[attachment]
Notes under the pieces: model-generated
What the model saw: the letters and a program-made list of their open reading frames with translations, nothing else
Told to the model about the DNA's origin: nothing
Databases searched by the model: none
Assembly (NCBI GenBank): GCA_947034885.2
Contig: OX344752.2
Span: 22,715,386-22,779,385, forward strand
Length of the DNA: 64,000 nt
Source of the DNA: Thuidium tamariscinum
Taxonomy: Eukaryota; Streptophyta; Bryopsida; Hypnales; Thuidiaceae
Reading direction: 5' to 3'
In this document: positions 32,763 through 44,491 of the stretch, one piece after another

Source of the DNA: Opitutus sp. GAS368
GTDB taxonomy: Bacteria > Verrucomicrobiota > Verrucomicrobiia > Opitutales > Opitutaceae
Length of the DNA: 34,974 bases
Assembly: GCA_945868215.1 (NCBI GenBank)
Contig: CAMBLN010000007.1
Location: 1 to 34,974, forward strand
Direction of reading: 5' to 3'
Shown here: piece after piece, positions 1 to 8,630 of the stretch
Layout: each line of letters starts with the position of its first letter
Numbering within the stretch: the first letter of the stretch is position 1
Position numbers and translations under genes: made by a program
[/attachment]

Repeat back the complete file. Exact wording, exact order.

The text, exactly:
Notes under the pieces: model-generated
What the model saw: the letters and a program-made list of their open reading frames with translations, nothing else
Told to the model about the DNA's origin: nothing
Databases searched by the model: none
Assembly (NCBI GenBank): GCA_947034885.2
Contig: OX344752.2
Span: 22,715,386-22,779,385, forward strand
Length of the DNA: 64,000 nt
Source of the DNA: Thuidium tamariscinum
Taxonomy: Eukaryota; Streptophyta; Bryopsida; Hypnales; Thuidiaceae
Reading direction: 5' to 3'
In this document: positions 32,763 through 44,491 of the stretch, one piece after another

Source of the DNA: Opitutus sp. GAS368
GTDB taxonomy: Bacteria > Verrucomicrobiota > Verrucomicrobiia > Opitutales > Opitutaceae
Length of the DNA: 34,974 bases
Assembly: GCA_945868215.1 (NCBI GenBank)
Contig: CAMBLN010000007.1
Location: 1 to 34,974, forward strand
Direction of reading: 5' to 3'
Shown here: piece after piece, positions 1 to 8,630 of the stretch
Layout: each line of letters starts with the position of its first letter
Numbering within the stretch: the first letter of the stretch is position 1
Position numbers and translations under genes: made by a program